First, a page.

Aims of the course and expected results: - Knowledge and understanding of the subjects of the course. Students will be expected to demonstrate an adequate knowledge and understanding of EU competition policy and of the rules and principles which regulate the relationships between EU and national law (in particular, Italian law). - Ability to work with principles and provisions. Students will be expected to successfully apply the notions learnt during the course to practical cases, through the study of official documents of the EU and, in particular, the case law of the European Court of Justice. - Independent thinking. Students will be expected to convincingly debate and put forward arguments with respect to the subjects of the course. - Legal terminology skills. Students will be expected to express the knowledge acquired during the course in a coherent, well-argued fashion as well as with proper legal terminology. - Learning skills. Students will be expected to have acquired the basic skills to further develop and update their knowledge of EU competition law, by applying the legislative framework as well as the relevant case law, also at a national level.
Expected learning outcomes
By the end of the course, students will be expected to have acquired: (i) an adequate knowledge and understanding of EU competition law; (ii) the ability to work with principles and legal rules, as well as to apply the notions learnt to practical cases; (iii) the ability to interpret the legal rules studied and to take properly argued and legally sound positions on the subjects of the course; (iv) a deep knowledge of the legal terminology related to EU law; (v) the basic skills to further develop and update their knowledge of EU transport law.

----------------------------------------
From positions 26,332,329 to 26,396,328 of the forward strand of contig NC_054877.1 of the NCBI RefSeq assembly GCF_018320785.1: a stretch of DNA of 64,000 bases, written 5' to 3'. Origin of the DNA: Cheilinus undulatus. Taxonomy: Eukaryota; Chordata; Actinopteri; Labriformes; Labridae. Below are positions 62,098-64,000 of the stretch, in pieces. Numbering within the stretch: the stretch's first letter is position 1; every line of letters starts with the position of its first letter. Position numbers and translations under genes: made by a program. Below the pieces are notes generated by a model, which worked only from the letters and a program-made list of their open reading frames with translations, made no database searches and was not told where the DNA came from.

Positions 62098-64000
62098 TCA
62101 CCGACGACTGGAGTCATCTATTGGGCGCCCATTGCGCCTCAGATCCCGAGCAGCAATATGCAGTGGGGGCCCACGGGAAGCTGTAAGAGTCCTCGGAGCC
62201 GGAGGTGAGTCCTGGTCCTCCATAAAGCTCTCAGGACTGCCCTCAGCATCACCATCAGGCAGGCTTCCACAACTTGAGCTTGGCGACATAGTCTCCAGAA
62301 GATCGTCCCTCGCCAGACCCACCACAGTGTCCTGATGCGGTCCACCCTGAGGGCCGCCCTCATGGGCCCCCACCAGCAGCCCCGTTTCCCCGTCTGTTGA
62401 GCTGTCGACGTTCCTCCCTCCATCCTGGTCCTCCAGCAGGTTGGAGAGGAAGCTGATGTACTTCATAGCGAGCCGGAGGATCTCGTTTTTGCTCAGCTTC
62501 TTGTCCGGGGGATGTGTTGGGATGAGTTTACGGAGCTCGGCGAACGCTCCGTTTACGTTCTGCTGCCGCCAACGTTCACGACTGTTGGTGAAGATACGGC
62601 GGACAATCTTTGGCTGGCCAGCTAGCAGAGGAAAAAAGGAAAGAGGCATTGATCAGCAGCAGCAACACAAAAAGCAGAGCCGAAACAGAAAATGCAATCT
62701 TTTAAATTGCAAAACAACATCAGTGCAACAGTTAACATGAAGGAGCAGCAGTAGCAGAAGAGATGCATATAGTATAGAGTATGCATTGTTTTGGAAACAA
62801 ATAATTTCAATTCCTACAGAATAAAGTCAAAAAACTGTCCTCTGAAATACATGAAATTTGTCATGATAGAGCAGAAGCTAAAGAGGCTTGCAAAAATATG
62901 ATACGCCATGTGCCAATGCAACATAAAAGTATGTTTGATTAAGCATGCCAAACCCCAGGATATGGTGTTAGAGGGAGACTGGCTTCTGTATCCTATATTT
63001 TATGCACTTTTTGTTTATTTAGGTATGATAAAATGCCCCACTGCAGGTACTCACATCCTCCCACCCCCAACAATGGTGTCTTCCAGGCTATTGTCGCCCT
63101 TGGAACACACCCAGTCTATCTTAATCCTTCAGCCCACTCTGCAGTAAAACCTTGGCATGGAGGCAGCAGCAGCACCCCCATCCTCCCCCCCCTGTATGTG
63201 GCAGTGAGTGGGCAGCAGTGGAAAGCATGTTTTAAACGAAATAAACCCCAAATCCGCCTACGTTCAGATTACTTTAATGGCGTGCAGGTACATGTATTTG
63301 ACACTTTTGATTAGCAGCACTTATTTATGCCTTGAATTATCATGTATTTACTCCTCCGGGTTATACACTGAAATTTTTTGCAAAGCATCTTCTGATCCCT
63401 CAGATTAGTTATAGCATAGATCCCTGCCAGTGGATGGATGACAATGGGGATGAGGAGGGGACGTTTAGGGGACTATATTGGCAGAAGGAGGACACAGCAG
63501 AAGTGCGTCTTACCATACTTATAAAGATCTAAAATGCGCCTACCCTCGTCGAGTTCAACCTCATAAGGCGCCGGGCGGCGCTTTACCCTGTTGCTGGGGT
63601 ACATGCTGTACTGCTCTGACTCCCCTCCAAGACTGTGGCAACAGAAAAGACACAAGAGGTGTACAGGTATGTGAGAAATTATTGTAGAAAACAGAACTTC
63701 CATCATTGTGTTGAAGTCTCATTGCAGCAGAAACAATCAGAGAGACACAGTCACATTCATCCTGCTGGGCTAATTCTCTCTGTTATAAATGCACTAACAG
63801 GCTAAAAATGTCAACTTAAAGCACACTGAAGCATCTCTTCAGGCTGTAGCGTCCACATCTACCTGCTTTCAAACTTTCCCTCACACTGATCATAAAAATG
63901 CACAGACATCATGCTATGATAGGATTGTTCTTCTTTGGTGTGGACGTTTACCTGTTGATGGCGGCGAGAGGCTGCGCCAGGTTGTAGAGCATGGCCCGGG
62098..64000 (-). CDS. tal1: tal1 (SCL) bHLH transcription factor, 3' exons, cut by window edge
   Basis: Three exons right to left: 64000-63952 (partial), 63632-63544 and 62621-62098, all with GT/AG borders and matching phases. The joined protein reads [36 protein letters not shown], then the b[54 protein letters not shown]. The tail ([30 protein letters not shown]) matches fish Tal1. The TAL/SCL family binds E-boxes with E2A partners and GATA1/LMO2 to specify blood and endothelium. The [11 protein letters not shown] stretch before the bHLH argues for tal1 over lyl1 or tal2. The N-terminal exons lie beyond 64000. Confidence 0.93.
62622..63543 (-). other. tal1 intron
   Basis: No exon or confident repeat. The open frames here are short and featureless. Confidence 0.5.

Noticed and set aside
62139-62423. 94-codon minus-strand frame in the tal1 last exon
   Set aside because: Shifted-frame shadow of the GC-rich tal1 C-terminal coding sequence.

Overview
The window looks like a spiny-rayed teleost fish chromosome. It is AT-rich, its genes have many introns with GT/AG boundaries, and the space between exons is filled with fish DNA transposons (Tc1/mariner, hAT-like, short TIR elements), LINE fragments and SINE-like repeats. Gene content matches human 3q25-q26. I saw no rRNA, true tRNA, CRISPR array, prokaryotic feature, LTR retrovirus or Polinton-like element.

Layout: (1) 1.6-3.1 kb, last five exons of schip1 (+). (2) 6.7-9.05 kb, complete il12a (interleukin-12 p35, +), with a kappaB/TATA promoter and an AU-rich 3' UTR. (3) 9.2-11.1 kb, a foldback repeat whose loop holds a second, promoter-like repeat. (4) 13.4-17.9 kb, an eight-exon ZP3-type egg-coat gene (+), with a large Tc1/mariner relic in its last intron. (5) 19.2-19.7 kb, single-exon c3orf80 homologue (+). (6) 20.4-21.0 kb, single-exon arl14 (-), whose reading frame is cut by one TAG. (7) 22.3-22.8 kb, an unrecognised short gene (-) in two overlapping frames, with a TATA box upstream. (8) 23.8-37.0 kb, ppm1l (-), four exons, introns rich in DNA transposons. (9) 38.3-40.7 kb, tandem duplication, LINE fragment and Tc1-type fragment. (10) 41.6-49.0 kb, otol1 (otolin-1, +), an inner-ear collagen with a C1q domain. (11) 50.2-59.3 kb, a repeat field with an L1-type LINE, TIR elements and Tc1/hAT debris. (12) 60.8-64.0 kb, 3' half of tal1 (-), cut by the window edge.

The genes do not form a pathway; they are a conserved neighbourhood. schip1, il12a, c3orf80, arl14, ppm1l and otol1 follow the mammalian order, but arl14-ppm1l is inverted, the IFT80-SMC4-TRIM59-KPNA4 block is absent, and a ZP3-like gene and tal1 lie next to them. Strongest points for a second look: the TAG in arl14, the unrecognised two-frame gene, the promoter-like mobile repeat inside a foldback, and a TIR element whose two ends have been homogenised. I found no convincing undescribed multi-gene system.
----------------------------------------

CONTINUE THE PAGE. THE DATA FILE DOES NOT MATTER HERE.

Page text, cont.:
Lesson period: First semester
(In case of multiple editions, please check the period, as it may vary)
The course focuses on EU competition law addressed to companies (antitrust law) and will mainly analyze the following aspects: a) the freedom of competition; b) the rules, competences and tools for the public enforcement of competition law; c) the existing judicial remedies; d) the relationship between European Commission and national competition authorities; e) the relevant notions under Article 101 TFEU (e.g., undertaking; agreement; parallel conduct; decision of association of undertakings); f) the obligations stemming from Article 101 TFEU and the exemptions provided therein; g) the sanctions for the violation of Article 101 TFEU; h) the relationship between Articles 101 and 102 TFEU; i) the control of concentrations and the reasons for an ad hoc discipline; l) the application of competition rules on private dimension, in the light of Directive 2014/104 /EU, recently transposed in Italy by d.Lgs. January 19, 2017, no. 3; m) the extra-territorial scope of antitrust rules. The general topics will also be discussed through the analysis of recent cases relating to their application in some regulated sectors. Particular attention will also be given to the application of competition rules in the pharmaceutical sector and in general within the public health policies carried out by European Union.
Prerequisites for admission
The course of European Union Law is preparatory. Students are not admitted to the exam if they don't have previously passed the exam of European Union Law.
The course will be taught mostly through lectures; they offer a complete picture of the topics above listed; attendance allows the development of the notions and competences required to pass the exam. Some of the lectures could be taken by scholars, lawyers, experts. Lectures may be supplemented by seminars and case studies, whose organisation will be reported to the students, so that they can participate. Attendance of the course is mandatory.
For reference to the EU competition law, see: F. ROSSI DAL POZZO, Codice della concorrenza, Torino, 2019, Giappichelli. F. ROSSI DAL POZZO, Codice degli aiuti di Stato, Torino, 2019, Giappichelli.
Reference to additional texts and materials will be provided during the course.
Assessment methods and Criteria
The final exam will be oral, and the grade will be expressed in thirtieths (/30), with the possibility of attributing honors. The criteria for assessing the oral exam include the correctness of the contents, the clarity of the argumentations put forward, the ability to provide a critical analysis and to work with principles and notions.